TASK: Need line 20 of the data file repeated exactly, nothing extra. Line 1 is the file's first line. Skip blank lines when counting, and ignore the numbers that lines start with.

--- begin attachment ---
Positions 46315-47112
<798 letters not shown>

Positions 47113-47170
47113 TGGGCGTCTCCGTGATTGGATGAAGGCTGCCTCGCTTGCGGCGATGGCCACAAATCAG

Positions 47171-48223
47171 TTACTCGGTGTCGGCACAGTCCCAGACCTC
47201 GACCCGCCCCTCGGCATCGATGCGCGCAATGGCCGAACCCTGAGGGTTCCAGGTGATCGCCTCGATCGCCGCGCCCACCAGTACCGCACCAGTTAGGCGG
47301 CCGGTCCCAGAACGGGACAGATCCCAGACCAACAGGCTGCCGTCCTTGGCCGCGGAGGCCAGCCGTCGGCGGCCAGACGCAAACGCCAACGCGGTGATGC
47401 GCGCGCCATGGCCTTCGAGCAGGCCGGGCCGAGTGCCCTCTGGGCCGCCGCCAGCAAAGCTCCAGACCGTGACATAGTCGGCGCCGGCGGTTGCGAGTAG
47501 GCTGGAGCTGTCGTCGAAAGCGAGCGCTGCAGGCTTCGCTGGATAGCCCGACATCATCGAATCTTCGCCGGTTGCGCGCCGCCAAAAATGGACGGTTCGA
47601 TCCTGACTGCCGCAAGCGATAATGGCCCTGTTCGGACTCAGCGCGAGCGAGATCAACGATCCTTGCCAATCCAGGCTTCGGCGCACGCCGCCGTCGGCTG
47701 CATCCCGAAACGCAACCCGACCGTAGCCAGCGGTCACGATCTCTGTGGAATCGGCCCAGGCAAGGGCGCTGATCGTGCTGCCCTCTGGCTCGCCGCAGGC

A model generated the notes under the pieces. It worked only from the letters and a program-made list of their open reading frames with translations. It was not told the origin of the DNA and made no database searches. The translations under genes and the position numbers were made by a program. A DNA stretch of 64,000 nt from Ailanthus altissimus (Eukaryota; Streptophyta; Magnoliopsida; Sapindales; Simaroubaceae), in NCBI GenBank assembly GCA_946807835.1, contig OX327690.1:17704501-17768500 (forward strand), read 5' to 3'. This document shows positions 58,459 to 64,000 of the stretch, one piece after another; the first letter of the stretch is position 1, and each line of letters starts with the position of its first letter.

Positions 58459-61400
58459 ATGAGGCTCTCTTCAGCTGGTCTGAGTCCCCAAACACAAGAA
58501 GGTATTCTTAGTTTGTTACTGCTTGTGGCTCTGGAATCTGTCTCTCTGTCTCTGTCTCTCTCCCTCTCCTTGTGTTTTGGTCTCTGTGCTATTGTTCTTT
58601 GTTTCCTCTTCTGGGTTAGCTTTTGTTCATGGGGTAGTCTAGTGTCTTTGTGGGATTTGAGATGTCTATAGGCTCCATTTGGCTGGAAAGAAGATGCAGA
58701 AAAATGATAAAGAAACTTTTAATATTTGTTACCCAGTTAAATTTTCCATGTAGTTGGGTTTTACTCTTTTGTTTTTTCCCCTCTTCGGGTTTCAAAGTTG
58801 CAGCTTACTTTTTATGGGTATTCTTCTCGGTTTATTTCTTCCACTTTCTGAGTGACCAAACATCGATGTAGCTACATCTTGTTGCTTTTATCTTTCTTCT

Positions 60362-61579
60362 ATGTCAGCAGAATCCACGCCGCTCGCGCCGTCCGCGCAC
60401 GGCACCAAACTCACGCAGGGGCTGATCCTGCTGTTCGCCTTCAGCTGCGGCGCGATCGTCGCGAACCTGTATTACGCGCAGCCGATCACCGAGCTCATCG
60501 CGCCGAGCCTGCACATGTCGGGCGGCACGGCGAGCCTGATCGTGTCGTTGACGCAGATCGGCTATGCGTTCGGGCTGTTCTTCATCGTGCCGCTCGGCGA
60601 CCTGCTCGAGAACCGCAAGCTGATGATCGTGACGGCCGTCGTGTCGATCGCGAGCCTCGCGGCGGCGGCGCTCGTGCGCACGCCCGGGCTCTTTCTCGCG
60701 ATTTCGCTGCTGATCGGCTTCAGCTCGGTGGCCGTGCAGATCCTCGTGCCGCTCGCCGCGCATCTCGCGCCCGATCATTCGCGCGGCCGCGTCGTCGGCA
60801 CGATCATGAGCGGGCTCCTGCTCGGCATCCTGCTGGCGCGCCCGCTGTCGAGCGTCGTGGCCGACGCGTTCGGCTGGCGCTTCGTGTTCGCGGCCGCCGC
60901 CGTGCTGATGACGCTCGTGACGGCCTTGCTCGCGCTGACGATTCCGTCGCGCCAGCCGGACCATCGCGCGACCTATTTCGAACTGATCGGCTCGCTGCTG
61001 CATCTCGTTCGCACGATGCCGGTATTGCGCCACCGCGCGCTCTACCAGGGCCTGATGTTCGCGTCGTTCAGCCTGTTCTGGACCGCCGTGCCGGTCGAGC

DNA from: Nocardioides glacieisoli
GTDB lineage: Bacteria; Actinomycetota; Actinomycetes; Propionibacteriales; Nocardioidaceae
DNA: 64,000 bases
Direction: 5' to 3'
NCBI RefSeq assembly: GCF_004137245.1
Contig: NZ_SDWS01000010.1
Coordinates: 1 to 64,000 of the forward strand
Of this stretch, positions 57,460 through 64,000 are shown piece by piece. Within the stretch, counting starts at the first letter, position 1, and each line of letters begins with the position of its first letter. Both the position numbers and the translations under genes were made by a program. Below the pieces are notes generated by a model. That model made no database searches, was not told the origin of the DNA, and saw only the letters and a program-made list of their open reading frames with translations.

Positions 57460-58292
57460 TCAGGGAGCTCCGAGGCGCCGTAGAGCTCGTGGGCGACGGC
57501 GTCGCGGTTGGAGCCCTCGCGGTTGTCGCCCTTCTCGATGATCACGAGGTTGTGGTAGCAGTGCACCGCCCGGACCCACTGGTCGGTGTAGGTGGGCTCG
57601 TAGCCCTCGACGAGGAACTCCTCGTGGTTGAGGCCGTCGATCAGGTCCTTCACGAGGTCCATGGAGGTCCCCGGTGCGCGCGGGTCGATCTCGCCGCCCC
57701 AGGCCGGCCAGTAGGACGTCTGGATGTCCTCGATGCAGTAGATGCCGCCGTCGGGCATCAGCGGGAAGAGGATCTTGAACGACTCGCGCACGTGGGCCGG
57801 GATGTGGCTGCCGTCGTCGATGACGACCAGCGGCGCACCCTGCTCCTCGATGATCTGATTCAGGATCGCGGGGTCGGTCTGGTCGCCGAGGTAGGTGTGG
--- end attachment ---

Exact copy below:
Positions 60362-61579